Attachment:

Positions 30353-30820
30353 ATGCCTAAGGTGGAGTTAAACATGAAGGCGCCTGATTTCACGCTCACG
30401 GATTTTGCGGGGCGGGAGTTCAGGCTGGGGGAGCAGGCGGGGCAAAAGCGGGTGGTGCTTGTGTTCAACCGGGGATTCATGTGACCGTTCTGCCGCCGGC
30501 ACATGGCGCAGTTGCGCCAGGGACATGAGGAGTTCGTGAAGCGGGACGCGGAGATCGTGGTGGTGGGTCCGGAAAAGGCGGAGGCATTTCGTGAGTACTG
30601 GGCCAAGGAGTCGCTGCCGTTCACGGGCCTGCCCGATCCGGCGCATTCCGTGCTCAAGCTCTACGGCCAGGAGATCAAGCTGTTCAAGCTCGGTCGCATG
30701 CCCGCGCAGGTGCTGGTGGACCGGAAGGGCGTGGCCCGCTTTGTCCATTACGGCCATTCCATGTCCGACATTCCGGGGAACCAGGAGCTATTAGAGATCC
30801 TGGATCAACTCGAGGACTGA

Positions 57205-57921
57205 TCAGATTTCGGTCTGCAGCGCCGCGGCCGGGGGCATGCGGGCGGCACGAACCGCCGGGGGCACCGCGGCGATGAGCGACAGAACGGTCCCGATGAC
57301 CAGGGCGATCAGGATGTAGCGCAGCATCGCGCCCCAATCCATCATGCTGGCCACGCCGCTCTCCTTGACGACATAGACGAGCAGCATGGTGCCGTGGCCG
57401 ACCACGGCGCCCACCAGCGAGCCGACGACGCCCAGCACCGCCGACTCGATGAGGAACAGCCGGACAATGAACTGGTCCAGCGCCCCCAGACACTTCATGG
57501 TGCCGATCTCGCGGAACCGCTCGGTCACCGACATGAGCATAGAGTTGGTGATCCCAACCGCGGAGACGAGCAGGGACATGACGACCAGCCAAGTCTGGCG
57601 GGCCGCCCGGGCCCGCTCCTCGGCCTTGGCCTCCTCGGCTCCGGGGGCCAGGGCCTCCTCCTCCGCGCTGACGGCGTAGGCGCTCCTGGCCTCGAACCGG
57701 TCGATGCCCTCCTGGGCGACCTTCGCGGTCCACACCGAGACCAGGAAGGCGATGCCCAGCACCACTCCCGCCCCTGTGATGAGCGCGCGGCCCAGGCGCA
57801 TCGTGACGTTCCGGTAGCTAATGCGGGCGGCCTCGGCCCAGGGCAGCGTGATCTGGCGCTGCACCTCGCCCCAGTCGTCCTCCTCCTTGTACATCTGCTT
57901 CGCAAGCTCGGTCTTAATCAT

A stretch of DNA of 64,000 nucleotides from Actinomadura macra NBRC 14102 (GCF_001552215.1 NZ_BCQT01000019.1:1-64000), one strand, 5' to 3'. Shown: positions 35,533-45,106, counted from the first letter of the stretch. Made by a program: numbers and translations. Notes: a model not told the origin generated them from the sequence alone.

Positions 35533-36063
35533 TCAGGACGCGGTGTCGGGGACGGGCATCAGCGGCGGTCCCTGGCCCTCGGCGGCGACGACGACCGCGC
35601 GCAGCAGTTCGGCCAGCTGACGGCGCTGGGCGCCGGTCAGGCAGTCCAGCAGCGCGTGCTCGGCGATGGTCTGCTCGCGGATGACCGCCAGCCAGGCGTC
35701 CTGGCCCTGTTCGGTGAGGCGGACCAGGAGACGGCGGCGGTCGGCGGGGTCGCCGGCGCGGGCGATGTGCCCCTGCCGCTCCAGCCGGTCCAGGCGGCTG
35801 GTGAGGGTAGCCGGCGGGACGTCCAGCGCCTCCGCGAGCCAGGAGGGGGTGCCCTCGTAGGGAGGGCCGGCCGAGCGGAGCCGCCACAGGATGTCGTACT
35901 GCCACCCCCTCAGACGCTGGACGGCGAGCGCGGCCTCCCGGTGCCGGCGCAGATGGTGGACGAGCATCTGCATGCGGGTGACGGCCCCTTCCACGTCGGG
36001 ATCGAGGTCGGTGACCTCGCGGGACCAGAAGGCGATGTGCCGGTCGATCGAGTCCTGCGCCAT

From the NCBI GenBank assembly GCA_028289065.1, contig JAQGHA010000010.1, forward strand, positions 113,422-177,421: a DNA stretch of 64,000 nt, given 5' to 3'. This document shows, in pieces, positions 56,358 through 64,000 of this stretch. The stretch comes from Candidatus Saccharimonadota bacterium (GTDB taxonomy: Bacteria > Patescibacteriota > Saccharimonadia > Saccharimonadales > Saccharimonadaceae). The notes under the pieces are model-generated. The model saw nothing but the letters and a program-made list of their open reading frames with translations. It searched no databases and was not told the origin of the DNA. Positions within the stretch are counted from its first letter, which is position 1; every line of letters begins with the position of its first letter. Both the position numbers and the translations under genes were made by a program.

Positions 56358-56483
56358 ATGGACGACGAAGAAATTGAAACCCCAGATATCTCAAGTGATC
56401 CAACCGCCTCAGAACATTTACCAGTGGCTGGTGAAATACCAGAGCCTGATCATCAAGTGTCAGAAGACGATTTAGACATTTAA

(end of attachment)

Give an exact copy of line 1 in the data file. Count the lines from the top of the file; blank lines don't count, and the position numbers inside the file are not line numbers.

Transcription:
Positions 30353-30820